“It’s tough starting from the bottom and trying to work your way up,” says illustrator Chris Martin. The 22-year-old from Milnthorpe in Cumbria is passionate about illustration, but also wants to stay true to his ideals about the type of work he aims to produce, rooted in skate culture. “The prospect of having my work published nationally felt so distant,” he says. But Chris’s work, along with that of seven other young creatives, will appear next Saturday, 27 June, in a supplement published with The Guardian.
Your Voice. Your Way is being created by young people aged between 18 and 25 from across Britain who feel strongly that they and their contemporaries need to be heard when it comes to shaping the future. “I am driven to uncover how our world is steered,” says Chris. “And how, not just as creatives, but as people, we can change it.” Commissioned by Levi’s and The Guardian Labs team, the magazine aims to give a platform to the unheard, and amplify their voices.
“Their generation has what I’d call a positive stubbornness,” says Jason Kyriacou, the UK marketing and experience director for Levi’s. “An uncompromising attitude to what they believe in and the courage to act on it.”
Now, that attitude is needed more than ever. When The Guardian Labs and Levi’s started recruiting for the project, in the first months of 2020, issues surrounding climate change, shifting identities and inclusiveness came up in nearly every application. What gave the project even more urgency was the outbreak of Covid-19.
Suddenly the future was ever more uncertain, and the assembled contributors – all with little or no media experience – had to adjust to working on the project remotely and contacting their mentors from The Guardian Labs using video meetings.
Writer Kiera Moran, 24, has had the unusual experience of self-isolating before, and writes about the experience of seeing her five-year-old son through cancer. She started writing up late at night, caring for her child. “Sleep deprived at 5am, I have spilled my heart out,” says Kiera, from Merthyr Tydfil. “My voice is honest and unassuming. Coming from a working class background, I feel I am familiar and welcoming, with a story hidden behind nightmares. I was excited to have such an amazing opportunity. I hope to develop my writing and use what I’ve learned in future work.”
Another writer, Anna Marshall, 21, from Durham, drew on her experience in climate activism for the project. “I want to contribute to a fresher and more daring version of professional journalism,” she says. “I was buzzed to see what we could make together,” she says. “And I was excited to work with talented people who are dedicated to what they do.”
For the other two writers, Ayat Mohamed, 18, from London, and Sam Carrick, also 18 and from Gosport, the project was a chance to think about their place in the world and how they and others are viewed. “I hope someone reads it and feels understood,” says Ayat.
Illustrator Vicki Jones, 21, from Birmingham, was keen for her work to be seen by the people she depicts, often women of colour. “The message I’d like people to take from my work is to be proud of who you are regardless of skin colour, facial features or hair type,” she says. “To just love the way you look. I am passionate about this message and I want others to feel that they can be heard too.”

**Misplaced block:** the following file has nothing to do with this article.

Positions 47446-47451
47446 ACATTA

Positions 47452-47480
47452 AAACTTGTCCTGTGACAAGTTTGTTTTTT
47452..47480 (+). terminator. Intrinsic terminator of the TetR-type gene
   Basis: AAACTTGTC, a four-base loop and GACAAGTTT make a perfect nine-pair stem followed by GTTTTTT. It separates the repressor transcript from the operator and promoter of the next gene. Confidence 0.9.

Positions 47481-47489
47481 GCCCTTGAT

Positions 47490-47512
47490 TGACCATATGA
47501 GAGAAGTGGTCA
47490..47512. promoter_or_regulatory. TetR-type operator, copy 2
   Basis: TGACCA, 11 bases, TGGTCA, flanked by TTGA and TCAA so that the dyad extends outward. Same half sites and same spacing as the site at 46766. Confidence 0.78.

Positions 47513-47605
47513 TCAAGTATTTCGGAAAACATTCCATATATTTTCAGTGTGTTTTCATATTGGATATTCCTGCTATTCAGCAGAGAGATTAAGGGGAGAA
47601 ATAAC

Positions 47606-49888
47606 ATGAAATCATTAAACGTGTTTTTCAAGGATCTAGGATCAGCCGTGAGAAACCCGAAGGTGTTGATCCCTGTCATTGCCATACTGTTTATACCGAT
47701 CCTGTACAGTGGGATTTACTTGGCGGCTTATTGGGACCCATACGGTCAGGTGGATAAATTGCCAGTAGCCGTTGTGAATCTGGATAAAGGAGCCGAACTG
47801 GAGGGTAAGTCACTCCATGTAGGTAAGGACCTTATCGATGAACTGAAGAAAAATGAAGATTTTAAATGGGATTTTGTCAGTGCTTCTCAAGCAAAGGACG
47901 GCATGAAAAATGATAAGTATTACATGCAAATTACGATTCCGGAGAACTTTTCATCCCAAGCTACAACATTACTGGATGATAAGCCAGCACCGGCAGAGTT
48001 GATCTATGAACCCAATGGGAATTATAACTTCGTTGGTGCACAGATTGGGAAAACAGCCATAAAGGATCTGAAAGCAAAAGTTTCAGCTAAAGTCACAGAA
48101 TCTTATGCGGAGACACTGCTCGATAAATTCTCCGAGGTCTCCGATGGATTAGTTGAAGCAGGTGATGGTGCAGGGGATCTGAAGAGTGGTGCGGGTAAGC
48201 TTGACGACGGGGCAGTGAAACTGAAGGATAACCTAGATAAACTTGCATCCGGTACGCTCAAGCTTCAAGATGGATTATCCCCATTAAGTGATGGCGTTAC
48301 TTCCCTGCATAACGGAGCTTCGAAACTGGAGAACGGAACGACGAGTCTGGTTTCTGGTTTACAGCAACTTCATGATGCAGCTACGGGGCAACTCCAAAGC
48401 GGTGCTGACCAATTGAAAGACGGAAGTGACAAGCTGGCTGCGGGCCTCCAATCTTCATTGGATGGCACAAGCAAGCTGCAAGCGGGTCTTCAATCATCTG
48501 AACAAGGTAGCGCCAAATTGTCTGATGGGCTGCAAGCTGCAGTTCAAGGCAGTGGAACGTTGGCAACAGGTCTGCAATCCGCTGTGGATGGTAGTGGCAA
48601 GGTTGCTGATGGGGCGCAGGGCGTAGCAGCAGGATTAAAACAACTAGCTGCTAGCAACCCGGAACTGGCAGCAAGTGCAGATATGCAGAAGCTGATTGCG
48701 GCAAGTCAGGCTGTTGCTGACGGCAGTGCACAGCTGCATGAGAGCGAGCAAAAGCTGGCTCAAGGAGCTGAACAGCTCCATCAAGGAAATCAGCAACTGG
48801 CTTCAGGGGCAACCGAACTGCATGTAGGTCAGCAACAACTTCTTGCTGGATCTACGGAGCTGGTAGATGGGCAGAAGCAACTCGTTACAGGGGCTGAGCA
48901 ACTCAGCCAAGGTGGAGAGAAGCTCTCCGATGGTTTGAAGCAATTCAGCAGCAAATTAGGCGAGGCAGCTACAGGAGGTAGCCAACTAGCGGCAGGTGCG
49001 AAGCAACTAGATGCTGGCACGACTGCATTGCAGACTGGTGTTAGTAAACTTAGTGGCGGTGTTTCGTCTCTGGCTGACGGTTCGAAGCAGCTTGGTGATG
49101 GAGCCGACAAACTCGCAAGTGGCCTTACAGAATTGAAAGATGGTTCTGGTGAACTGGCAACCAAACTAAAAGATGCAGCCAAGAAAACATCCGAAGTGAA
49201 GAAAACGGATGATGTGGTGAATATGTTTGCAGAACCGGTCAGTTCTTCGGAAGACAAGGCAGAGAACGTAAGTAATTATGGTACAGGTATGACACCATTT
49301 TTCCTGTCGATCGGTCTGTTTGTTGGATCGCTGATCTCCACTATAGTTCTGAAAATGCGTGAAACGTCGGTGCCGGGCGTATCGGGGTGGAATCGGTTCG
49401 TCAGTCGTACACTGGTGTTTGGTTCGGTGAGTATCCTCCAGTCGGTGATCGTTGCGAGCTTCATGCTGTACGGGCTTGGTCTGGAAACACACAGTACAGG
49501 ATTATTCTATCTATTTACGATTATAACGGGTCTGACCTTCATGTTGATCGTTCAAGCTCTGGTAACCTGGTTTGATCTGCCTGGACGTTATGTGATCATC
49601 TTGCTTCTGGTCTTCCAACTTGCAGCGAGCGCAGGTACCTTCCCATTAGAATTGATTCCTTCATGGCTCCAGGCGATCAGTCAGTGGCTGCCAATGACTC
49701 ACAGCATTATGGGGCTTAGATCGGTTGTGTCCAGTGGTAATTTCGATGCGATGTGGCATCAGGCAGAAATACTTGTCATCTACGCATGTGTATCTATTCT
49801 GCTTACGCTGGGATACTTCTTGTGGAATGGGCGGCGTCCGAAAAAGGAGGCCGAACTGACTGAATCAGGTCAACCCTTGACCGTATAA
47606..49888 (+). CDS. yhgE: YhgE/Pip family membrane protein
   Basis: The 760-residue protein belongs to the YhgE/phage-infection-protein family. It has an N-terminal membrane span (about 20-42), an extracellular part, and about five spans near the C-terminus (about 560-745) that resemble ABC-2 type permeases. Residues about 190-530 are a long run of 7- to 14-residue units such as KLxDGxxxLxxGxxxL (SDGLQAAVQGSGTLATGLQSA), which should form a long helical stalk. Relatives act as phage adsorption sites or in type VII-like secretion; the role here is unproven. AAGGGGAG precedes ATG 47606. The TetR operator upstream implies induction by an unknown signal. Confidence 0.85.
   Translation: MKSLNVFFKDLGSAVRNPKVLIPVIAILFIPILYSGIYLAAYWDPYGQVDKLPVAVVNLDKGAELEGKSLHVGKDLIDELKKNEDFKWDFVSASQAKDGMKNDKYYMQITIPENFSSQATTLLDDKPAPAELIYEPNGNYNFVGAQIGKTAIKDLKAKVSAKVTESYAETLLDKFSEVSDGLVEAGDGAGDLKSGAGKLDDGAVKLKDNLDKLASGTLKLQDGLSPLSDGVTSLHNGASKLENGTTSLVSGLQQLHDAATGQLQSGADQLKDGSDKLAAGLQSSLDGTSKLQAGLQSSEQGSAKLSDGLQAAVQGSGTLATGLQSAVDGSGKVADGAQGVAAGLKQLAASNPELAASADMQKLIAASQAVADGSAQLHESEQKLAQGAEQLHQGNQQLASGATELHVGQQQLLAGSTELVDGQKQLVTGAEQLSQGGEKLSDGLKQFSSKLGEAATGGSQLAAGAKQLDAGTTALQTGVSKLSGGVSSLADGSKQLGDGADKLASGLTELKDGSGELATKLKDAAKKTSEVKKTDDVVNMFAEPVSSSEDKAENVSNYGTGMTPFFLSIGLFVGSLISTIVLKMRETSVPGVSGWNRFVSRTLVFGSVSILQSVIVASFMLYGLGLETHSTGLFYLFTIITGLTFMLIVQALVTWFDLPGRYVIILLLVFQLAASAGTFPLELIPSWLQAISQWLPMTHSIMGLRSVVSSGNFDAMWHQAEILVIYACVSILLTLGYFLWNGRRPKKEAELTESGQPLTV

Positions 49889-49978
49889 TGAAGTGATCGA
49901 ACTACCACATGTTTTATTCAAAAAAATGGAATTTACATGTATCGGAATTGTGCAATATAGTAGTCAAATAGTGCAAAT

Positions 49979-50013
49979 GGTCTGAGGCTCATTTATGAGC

For the two photographers, Milli Ahern, 23, from London, and Fanny Beckman, 25, lockdown meant the biggest adjustment, forcing them to think creatively about what they could shoot in and around their homes, and they responded with positivity. “I was beyond excited when I found out I was chosen to work on this zine,” says Fanny, who is from Malmö, Sweden, but lives in London. “To get advice from people in the industry I have always dreamed of being part of means a lot to me.”
“We received hundreds and hundreds of applications,” says the project’s casting editor Anna Fielding. “Every single person who applied had something important to say. The eight collaborators have exceptional clarity of expression and a real drive to see a new world. They’ve been inspirational to work with.”
Although it has never been easier to self-publish work, or create a social media presence or a podcast, it’s difficult to be heard among so many others doing the same.
The reach of an established newspaper still matters, as does being heard by an audience beyond your peer group. The Guardian Labs and Levi’s were happy to turn over creative control and act as supporters and signal-boosters. The hope is that the conviction and passion displayed by these eight will inspire others to find their voices. The collaborators were paid for their time and work, and will be mentored for six months by The Guardian Labs staff.
Beyond encouraging young people to speak out and push for positive change, the aim is to let the world see the power of their potential. “We want to create a platform that this team perhaps otherwise wouldn’t have had. And then to put it in front of people who might not otherwise read it, because it would have been in places they wouldn’t normally look,” says Jason.
The team may be only eight strong, but they represent their generation and they represent Britain. Do look at what they have to say: it contains the seeds of our future.
Use Your Voice …
The zine created for the Your Voice. Your Way campaign will be published alongside the Guardian on Saturday, 27 June